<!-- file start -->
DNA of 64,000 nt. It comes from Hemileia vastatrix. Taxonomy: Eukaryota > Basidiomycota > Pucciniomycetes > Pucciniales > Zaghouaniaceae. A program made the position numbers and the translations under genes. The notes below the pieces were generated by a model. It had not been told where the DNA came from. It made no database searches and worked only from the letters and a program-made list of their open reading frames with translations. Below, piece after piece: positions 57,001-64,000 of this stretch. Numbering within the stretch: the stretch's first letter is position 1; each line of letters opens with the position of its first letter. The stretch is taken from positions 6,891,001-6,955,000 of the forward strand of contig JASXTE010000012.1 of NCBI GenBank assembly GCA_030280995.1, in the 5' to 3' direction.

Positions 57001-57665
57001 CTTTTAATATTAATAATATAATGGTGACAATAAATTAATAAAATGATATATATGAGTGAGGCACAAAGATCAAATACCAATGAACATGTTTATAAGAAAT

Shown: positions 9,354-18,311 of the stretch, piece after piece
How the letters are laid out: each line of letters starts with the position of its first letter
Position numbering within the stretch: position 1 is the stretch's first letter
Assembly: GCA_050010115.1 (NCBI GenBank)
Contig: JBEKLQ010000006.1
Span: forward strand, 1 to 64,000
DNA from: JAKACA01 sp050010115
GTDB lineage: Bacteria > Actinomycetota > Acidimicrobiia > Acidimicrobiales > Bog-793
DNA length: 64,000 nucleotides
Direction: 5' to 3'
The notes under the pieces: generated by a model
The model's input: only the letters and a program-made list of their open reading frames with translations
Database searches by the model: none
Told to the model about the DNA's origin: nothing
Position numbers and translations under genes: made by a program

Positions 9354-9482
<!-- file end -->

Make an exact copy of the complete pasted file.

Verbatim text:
DNA of 64,000 nt. It comes from Hemileia vastatrix. Taxonomy: Eukaryota > Basidiomycota > Pucciniomycetes > Pucciniales > Zaghouaniaceae. A program made the position numbers and the translations under genes. The notes below the pieces were generated by a model. It had not been told where the DNA came from. It made no database searches and worked only from the letters and a program-made list of their open reading frames with translations. Below, piece after piece: positions 57,001-64,000 of this stretch. Numbering within the stretch: the stretch's first letter is position 1; each line of letters opens with the position of its first letter. The stretch is taken from positions 6,891,001-6,955,000 of the forward strand of contig JASXTE010000012.1 of NCBI GenBank assembly GCA_030280995.1, in the 5' to 3' direction.

Positions 57001-57665
57001 CTTTTAATATTAATAATATAATGGTGACAATAAATTAATAAAATGATATATATGAGTGAGGCACAAAGATCAAATACCAATGAACATGTTTATAAGAAAT

Shown: positions 9,354-18,311 of the stretch, piece after piece
How the letters are laid out: each line of letters starts with the position of its first letter
Position numbering within the stretch: position 1 is the stretch's first letter
Assembly: GCA_050010115.1 (NCBI GenBank)
Contig: JBEKLQ010000006.1
Span: forward strand, 1 to 64,000
DNA from: JAKACA01 sp050010115
GTDB lineage: Bacteria > Actinomycetota > Acidimicrobiia > Acidimicrobiales > Bog-793
DNA length: 64,000 nucleotides
Direction: 5' to 3'
The notes under the pieces: generated by a model
The model's input: only the letters and a program-made list of their open reading frames with translations
Database searches by the model: none
Told to the model about the DNA's origin: nothing
Position numbers and translations under genes: made by a program

Positions 9354-9482